Drago Jančar – a European storyteller in the Slovenian language
Writer, playwright and essayist Drago Jančar is the most translated and awarded Slovenian author. Four Kresnik Awards for his novels, the Prešeren Prize for his oeuvre, the Herder Prize and the Austrian State Prize for European Literature are only some of the accolades he has earned. He draws inspiration from history and life in all its nuances. His books remind us of what happens when a national border turns into a frontline overnight.
The central topics of his novels are the individual's existential and moral crisis, the search for meaning and support, the individual's endangerment and hopeless conflict with the social reality, the stifling spiritual atmosphere, fatalism, destructive power games, the chaotic state of the world and ever-present violence, all of which are often allegorically set in the past. For years, Jančar's writing has been fighting against narrow-mindedness and calling attention to the dangers of one-dimensionality. His works discuss the political twists and turns of the 20th century, depicting totalitarianism as something that works against the interests of people. At the same time, the author portrays people in all their complexity and diversity.
He is a four-time winner of the Kresnik Award for the novels Catherine, the Peacock and the Jesuit, Ringing in the Head, That Night I Saw Her and And Love Itself. The French translation of the latter won the award for best foreign book, as chosen by the association of French critics and publishers, and was nominated for the French literary prize Prix Femina. In December 2015, the German translation topped the ORF critics' choice list of best books. That same year, the novel was a candidate for the Polish literary prize Angelus, awarded to Central European authors, for which Jančar had already been nominated with his novel Catherine, the Peacock and the Jesuit.
An eternal search for meaning
In his mostly critical or polemical essays and non-fiction writings, Jančar considers the current social reality in Slovenia and the world, laying bare the image of humanity, time and social conflicts, discovering the extended past and its roots, studying the cynical distance, dissecting the state of the mind, cultural politics and literatures, exposing the reality of the post-Communist world, demystifying illusions and considering globalisation, American influences, European perspectives and the essence of Central Europe.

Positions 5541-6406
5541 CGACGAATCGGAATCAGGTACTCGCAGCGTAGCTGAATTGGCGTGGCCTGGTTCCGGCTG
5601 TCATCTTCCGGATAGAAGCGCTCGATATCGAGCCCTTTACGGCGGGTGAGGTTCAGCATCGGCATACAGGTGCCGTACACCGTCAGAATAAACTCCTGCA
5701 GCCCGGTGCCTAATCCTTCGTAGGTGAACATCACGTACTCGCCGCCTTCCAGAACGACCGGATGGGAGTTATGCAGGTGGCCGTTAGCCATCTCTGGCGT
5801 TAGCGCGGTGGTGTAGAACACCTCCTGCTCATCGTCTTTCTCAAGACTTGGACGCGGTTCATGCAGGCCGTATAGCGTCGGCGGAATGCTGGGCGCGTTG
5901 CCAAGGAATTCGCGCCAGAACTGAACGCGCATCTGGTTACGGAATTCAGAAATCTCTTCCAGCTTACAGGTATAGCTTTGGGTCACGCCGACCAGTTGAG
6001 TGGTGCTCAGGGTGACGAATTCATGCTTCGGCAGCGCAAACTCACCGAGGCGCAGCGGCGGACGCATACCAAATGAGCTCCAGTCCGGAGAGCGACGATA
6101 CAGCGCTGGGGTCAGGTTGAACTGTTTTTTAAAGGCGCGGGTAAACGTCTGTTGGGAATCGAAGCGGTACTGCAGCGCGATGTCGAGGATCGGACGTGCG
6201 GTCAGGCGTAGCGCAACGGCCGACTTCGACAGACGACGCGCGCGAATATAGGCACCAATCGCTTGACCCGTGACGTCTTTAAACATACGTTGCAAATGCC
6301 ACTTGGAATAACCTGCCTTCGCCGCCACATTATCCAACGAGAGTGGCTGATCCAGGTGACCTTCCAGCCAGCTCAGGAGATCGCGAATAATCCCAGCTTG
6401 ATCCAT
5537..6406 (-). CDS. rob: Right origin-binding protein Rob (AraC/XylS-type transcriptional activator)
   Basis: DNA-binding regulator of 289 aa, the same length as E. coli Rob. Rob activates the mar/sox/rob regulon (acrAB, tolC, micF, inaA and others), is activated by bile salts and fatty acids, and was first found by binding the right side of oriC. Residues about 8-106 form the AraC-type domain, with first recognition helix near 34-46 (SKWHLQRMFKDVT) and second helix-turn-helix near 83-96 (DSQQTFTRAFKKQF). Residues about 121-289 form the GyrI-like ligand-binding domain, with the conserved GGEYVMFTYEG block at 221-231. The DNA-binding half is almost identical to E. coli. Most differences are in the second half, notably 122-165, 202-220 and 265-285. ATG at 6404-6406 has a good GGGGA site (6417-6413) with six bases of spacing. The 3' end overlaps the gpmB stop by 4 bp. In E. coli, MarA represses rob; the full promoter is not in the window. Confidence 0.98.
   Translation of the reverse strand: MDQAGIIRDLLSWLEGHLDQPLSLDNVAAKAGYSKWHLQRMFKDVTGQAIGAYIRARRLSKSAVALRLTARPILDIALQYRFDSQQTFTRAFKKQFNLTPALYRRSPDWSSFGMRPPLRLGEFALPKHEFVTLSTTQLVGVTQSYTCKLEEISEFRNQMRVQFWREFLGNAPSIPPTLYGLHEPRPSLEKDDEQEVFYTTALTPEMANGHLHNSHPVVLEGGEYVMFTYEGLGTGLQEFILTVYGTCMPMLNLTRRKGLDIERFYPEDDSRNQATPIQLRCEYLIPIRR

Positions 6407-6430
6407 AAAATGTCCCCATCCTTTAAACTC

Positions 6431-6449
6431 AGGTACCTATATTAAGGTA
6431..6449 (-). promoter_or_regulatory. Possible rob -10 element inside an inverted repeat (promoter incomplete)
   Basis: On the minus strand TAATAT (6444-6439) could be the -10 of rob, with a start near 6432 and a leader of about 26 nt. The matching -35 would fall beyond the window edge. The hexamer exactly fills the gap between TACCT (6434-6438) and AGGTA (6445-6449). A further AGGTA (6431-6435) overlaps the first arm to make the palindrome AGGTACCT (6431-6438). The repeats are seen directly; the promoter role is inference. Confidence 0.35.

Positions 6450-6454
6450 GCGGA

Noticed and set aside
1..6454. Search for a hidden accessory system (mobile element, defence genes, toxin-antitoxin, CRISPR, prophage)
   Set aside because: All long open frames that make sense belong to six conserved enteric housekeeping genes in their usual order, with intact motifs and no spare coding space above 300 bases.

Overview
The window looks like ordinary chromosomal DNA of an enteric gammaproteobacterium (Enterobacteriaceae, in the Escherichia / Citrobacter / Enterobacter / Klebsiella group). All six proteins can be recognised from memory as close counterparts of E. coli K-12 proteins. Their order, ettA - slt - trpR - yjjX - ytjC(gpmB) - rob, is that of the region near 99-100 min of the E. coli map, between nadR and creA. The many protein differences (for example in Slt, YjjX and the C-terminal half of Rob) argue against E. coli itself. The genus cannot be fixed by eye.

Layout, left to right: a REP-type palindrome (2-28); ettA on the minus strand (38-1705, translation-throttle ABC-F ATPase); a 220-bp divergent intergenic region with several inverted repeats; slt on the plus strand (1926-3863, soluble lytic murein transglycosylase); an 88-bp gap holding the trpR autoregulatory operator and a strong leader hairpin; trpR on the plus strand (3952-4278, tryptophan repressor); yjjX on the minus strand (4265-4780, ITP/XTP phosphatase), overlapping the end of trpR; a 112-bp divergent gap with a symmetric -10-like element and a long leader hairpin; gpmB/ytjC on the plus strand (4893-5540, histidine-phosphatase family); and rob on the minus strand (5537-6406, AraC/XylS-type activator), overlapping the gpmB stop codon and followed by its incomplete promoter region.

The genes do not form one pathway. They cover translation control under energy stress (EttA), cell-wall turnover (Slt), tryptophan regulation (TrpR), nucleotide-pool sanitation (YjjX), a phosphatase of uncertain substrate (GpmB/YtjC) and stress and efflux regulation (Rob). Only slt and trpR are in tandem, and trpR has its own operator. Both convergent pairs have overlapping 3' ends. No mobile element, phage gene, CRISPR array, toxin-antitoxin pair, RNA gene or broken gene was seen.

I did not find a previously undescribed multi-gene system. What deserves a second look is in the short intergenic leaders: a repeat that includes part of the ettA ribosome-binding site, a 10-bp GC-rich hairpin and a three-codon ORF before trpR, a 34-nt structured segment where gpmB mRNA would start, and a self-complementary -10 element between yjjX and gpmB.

His plays, which include Dissident Arnož and His Band, The Great Brilliant Waltz, Daedalus, Klement's Fall and After Godot, analyse the conflicts of contemplative individuals in the light of individualism, will, ethics, scepticism, totalitarianism, bourgeois society and the revolutionary community.
Jančar is also the author of novellas and short stories, such as Death at Mary-of-the-Snows and The Man Who Looked into a Tarn, recently published in a collection entitled Many Lives.
According to literary historian Aleksander Zorn, Jančar's prose is "a problem" because "it covers more or less everything that comes along". Jančar is "a colossus of many literary genres, aesthetics, poetics and foreign practices, even geographical areas, and he deserves no other classification than a classic of the century [...]". "Drago Jančar is universal. His works have everything that one looks for. And one cannot help but agree."
Four Kresnik Awards for best novel
Jančar has won a total of four Kresnik Awards for novel of the year, most recently for And Love Itself in 2018. On midsummer night 201,1 when he earned his third Kresnik Award for That Night I Saw Her, the jury wrote that Jančar's novel represents "one of the best literary texts about Slovenians entangled in World War II and interpersonal relationships". The story "about a few years in the life and mysterious disappearance of Veronika Zarnik, a young bourgeois woman from Ljubljana, sucked into the whirlwind of a turbulent period in history", is now considered the best novel of the third decade of the Kresnik Awards, according to both current and previous jury members.
Jančar’s11th novel, And Love Itself (published by Beletrina), was his fourth work to receive the Kresnik Award presented on Rožnik Hill by the newspaper publisher Delo for the best Slovenian novel of the past year. As the laureate stressed in his acceptance speech, the novel had waited some time to be published.
The novel is an intertwinement of stories about three people affected and broken by World War II. The thought that truly captures the essence of the novel is that war conquers all, even love and poetry. "I wrote about the evil that had descended on the town, the land and its people. With each sentence, it was becoming clear to me that I was writing about how to survive in a time like that. Not only that, but how, in a time of hate, the most powerful feeling still remains – and that is love. For love is as powerful as death, hard as the underground is its ardour, its blazes are the blazes of fire," said Jančar upon accepting the award. The novel illustrates what is most difficult to put into words – how people, who are sensitive but not necessarily ethical beings, deal or fail to deal with extreme historical circumstances. To the greatest possible extent, the book speaks to one's empathy, making the reader become the victim of torture in a Gestapo prison, a Partisan in the forests of Pohorje, a person suspected of treason or an internee in a concentration camp. And Love Itself is yet further proof of Jančar's narrative and stylistic mastery.
Author: Vesna Žarkovič